This book is devoted to PDEs and to the “algebraic multigrid approach” for matrix problems.
We assume that the reader has some basic knowledge of numerical methods for PDEs. This includes fundamental discretization approaches and solution methods for linear and nonlinear systems of algebraic equations. Implicitly, this also means that the reader is familiar with basics of PDEs (type classification, characteristics, separation of variables etc. see, for example, ) and of direct and iterative solvers for linear systems.
We will not, however, assume detailed knowledge about existence theories for PDEs, Sobolev spaces and the like. In this respect, the book is addressed to students and practitioners from different disciplines. On the other hand, in some sections, advanced applications are treated, in particular from computational fluid dynamics. For a full understanding of these applications, a basic knowledge of general PDEs may not be sufficient. In this respect, we will assume additional knowledge in these sections and we will give references to background material in the corresponding fields.
We do not assume that the reader works “linearly” with this book from the beginning to the end though this is suitable to obtain a good insight into multigrid and its relation to similar approaches. The multigrid beginner may well skip certain sections. We will lead the reader in this respect through the book, pointing out what can be skipped and what is needed.
The overall structure of the book is determined by its chapters. The first half of the book (Chapters 1–6) discusses standard multigrid, the second half (Chapters 7–10) deals with advanced approaches up to real-life applications. Accordingly, the style and presentation in the first half is more detailed. In addition to the basic techniques introduced in the first six chapters, we add many more specific remarks and algorithmical details. These may not be so interesting for beginners but should be helpful for practitioners who want to write efficient multigrid programs. Mistakes that are easily made are mentioned in several places.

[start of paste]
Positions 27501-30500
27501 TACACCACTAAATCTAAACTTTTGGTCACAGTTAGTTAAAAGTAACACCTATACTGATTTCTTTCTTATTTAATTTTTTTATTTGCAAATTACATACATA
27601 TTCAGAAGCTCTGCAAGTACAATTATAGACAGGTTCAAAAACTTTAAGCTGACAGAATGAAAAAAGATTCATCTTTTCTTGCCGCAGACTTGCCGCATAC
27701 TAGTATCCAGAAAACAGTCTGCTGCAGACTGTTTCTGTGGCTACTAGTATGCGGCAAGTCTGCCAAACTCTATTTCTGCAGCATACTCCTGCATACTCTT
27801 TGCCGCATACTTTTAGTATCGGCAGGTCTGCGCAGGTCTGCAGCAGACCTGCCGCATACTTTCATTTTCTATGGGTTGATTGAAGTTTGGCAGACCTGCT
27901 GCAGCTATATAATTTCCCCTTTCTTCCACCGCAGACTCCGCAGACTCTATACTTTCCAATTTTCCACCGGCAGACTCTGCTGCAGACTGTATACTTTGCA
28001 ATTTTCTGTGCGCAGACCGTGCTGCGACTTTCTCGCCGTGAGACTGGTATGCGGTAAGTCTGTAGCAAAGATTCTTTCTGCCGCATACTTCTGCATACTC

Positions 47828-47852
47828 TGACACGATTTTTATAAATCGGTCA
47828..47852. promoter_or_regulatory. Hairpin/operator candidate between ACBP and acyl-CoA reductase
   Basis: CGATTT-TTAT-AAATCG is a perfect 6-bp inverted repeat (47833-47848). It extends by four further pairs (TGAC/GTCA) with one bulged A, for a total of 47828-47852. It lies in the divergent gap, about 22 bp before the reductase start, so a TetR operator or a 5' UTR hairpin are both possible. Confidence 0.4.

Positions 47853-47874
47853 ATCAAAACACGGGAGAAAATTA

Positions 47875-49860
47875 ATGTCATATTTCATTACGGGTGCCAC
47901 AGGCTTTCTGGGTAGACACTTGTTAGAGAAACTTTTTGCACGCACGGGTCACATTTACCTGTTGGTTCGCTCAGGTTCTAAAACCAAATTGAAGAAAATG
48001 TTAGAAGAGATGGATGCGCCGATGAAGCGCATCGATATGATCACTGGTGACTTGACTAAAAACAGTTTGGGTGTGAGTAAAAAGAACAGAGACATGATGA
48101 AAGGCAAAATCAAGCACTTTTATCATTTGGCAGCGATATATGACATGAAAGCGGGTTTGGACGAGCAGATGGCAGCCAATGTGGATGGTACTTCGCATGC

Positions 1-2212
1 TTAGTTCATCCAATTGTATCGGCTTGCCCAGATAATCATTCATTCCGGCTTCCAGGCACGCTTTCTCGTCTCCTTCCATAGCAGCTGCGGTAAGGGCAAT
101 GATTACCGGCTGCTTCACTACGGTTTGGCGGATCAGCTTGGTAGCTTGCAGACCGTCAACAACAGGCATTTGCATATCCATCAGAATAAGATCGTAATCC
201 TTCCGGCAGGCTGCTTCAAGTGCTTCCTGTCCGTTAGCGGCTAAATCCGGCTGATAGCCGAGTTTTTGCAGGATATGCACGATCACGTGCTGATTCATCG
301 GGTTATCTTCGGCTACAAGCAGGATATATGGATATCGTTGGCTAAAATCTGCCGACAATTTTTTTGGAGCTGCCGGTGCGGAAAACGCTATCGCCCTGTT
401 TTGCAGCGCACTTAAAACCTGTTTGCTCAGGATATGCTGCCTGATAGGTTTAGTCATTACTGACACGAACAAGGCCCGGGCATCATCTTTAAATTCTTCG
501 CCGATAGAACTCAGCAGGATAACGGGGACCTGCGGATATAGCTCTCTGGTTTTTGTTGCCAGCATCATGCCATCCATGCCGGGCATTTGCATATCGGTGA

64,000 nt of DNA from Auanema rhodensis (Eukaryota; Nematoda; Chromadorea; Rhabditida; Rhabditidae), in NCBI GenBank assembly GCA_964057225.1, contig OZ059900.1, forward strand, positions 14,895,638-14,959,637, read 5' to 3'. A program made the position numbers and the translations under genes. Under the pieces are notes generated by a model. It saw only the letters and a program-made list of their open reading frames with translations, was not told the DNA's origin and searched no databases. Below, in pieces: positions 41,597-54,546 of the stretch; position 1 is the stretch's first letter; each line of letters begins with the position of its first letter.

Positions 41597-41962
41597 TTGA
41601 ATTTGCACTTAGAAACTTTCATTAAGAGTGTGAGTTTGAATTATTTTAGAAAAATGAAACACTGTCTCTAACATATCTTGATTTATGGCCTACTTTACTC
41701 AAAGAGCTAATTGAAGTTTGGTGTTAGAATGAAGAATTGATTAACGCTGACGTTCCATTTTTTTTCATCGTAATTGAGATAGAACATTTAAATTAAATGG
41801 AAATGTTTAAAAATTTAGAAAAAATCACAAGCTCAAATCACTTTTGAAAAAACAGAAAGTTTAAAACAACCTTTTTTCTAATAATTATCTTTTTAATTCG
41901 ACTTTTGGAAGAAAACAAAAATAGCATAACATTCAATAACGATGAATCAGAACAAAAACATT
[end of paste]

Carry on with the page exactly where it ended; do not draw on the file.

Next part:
The second part of the book (Chapters 7–10) is presented in a more condensed form, i.e. in a more research oriented style.
This structure of the book is also reflected by the nature of the equations and applications we deal with. There is no doubt about the fact that multigrid methods work excellently for “nicely” elliptic PDEs. This is confirmed by rigorous mathematical theory.
For typical real-life applications (PDE systems with nonelliptic features and nonlinear terms), however, such a theory is generally not available. Nevertheless, as we will see in this book, multigrid can be applied to such problems although they may not be “nicely” elliptic or even not elliptic at all. In answering the question “when does multigrid work?”, we will give insight, based on 20 years of multigrid practice and multigrid software development.Review:
"...Multigrid is a useful book in many respects. It gives a clear introduction to the student, it is a handbook for the practitioner, and for the expert it is a good reference and a nice compilation of knowledge..." - Pieter W. Hemker in SIAM Review, Vol. 44, No. 1, 2002
"Multigrid is easily the best practical textbook in existence on multigrid methods...it represents a comprehensive guide with numerous valuable suggestions, warnings and hints which could previously have been learned only with direct contact with experts..." - Irad Yavneh in ZAMM- Journal of Applied Mathematics and Mechanics 83, No.11, 2003
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Book Description Academic Press, 2000. Paperback. Book Condition: Brand New. 648 pages. 9.50x6.63x1.46 inches. This item is printed on demand. Bookseller Inventory # zk0123916437